Major projects are for the birds. Cranes at a standstill in Valencia, Spain.

Austerity leaves major projects hanging

The battle to curb public deficits has forced EU member states to cut back on investments, and in particular on infrastructure projects.

Published on 4 August 2010 at 15:10
anroir  | Major projects are for the birds. Cranes at a standstill in Valencia, Spain.

On Monday 2 August, the Spanish government announced it would reduce the rate it pays for photovoltaic electricity by 45%, a decision that will pose serious difficulties for the 600 solar operators in the country. The wind energy sector has also been affected, but possibly the severest blow of all was delivered on 22 July by the Minister for Public Works José Blanco, who announced that more than 200 infrastructure projects, including 112 for roads and 87 for railways, will be postponed for one to four years.

Spain - deep cuts putting 115,000 jobs at risk

The discreetly named "adjustment plan" will postpone 17% of programmes and 40% of financing, which amounts to a cutback of 6.4 billion euros in 2010 and 2011. A further 32 projects for which contracts had already been awarded will simply be cancelled. Twelve of these will be transformed into public-private partnerships, but more cancellations could be announced soon. The only projects that are certain to receive a green light are proposed developments of ports and airports, and a number of high-speed rail links.

The deep cuts in the public works sector will put at risk 115,000 direct jobs and 1.1 million indirect jobs. And regional authorities, while struggling to cope with a huge decline in revenues prompted by a plunging property market (stamp duty which amounted to 16.7 billion euros in 2006 will only be 1.8 billion in 2010) are unable to provide alternative funding. Nor is there any hope of obtaining further assistance from Brussels, where structural funding has now dried up. The sole remaining options for Spanish motorways are a tax on trucks and the introduction of tolls: two strategies that could be combined with an average 22% reduction in construction costs.

12 public works scrapped in UK

In the UK, another major EU state to fall victim to unprecedented austerity measures, Treasury Secretary Danny Alexander has announced the cancellation of 12 public works projects worth a total of two billion pounds sterling (2.4 billion euros) and the suspension of 12 others worth 8.5 billion pounds.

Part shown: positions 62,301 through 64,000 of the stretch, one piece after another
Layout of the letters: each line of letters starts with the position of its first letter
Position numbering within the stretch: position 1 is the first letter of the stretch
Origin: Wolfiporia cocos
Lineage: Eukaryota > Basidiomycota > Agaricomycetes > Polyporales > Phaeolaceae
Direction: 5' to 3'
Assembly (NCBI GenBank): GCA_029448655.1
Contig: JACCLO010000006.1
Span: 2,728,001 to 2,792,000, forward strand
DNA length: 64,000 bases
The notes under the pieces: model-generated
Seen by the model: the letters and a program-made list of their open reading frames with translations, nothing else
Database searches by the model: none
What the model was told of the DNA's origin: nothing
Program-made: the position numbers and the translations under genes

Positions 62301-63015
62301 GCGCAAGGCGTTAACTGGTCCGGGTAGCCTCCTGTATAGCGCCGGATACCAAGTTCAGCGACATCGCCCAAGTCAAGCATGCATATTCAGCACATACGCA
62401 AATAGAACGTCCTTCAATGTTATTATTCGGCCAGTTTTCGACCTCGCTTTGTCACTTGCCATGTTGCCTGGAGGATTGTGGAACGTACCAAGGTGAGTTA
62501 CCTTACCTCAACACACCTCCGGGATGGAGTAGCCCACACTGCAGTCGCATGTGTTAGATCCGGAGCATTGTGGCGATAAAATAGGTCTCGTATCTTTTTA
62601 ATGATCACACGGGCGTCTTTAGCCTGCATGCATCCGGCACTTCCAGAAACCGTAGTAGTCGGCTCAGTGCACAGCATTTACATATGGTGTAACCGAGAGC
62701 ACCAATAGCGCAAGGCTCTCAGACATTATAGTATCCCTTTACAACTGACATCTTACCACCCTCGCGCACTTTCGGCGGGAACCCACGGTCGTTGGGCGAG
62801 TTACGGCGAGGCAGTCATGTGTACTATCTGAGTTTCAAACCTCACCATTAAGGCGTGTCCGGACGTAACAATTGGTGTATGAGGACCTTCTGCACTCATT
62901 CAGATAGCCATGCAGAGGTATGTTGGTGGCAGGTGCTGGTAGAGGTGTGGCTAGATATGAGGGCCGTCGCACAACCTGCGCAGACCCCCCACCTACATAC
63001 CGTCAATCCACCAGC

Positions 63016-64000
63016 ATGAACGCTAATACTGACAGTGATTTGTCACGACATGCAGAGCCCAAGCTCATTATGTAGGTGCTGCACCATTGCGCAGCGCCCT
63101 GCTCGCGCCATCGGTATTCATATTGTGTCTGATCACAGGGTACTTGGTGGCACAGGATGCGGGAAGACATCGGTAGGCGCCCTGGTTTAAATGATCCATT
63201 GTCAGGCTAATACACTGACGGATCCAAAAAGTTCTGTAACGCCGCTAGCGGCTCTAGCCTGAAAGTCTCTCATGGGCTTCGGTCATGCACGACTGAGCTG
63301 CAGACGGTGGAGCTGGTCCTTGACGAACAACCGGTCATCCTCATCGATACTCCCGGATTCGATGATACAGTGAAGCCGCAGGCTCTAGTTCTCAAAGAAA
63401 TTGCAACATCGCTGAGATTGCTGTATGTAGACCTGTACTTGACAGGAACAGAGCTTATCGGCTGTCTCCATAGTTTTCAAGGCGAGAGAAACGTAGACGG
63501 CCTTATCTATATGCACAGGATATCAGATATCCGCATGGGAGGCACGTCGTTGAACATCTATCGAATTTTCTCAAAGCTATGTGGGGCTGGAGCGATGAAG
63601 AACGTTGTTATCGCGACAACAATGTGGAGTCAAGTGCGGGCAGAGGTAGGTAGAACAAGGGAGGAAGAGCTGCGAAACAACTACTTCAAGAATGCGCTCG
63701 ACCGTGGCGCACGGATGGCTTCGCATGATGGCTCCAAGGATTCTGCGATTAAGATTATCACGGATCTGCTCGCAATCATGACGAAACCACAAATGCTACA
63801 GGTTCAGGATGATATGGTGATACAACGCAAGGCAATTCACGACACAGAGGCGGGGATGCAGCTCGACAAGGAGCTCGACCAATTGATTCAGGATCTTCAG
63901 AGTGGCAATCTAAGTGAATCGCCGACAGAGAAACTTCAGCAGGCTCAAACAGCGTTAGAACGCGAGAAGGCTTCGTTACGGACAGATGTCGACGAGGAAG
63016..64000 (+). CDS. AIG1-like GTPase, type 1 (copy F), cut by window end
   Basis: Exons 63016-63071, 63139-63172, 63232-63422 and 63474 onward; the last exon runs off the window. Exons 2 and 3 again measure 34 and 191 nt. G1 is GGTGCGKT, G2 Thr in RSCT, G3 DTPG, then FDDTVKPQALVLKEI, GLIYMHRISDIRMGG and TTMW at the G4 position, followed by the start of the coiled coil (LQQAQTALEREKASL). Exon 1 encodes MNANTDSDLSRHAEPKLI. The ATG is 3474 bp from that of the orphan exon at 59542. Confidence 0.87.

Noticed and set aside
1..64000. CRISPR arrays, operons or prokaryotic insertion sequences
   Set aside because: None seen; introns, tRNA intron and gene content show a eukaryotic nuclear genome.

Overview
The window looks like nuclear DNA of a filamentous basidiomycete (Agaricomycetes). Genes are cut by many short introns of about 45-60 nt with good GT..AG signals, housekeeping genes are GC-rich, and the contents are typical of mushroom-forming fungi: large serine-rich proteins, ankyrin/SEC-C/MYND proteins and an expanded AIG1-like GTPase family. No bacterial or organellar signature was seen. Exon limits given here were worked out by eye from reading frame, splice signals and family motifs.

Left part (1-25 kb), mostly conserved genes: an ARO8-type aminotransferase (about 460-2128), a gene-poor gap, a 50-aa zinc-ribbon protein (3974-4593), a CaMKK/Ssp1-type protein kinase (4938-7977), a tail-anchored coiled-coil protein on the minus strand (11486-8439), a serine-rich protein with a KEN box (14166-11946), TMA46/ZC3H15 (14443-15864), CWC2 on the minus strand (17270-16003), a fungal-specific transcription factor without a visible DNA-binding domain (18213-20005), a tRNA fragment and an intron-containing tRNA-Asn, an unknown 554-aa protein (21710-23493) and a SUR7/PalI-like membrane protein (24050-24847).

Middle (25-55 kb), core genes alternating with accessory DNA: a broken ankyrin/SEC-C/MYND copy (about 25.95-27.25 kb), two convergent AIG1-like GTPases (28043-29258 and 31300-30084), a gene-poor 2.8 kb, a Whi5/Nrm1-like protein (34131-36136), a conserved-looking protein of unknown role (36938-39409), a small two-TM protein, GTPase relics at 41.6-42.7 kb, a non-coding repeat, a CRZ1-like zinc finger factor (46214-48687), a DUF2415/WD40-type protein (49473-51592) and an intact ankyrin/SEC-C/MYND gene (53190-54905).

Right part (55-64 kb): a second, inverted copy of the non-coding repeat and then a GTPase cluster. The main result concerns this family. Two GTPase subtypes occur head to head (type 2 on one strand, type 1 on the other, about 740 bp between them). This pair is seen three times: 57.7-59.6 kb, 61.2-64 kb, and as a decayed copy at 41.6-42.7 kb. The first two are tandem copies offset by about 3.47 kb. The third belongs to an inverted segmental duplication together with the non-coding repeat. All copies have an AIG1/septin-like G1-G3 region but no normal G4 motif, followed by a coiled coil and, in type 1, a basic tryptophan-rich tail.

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The heterogeneous list of initiatives to be shelved, which was announced on 12 July, includes a hospital in Wynyard, northeast England, a heritage centre at the historic site of Stonehenge, and a court in Birmingham — all of which will be extremely bad news for the construction and public works companies involved. Even the budget for the construction of five new prisons, which was announced as a priority by the Conservative government, will now be cut back to two buildings.

It is a disaster!

Other infrastructure budgets have emerged intact, although plans to expand the London airports of Heathrow, Gatwick and Stansted have now been abandoned, much to the delight of environmentalists. The school building programme, which is to be reduced by 1.2 billion euros in 2010, will also suffer. Today, 58 projects for 715 establishments have been abandoned and an audit has yet to rule on plans for several others.

Major construction industry groups, which had anticipated that there would be cutbacks, have been surprised by the scale of the measures: "It is a disaster! Several builders spent millions obtaining these contracts. All the major names in the sector will be affected," explains a senior executive at one company. In France, major projects, and in particular plans for future high speed rail links, have been spared. Although they have yet to be officially suspended, some other programmes are now considered less likely to fly.

Opinion

Greater European deficit could raise billions

In the bid to avoid recession, "the only way to make room for manoeuvre is to create a European deficit," remarks the Chairman of the European television news channel Euronews, Philippe Cayla,in Le Figaro. Authorisation for a deficit of just 3% of Europe’s overall GDP could raise 420 billion euros, which mean a fourfold increase in EU resources. What could be done with the new funds? They could be used for large-scale investment in infrastructure: a European high-speed rail system, a very high-bandwidth Internet network, a pan-European network of electric service stations "that would reduce our dependence on oil" etc.: there is no shortage of ideas.

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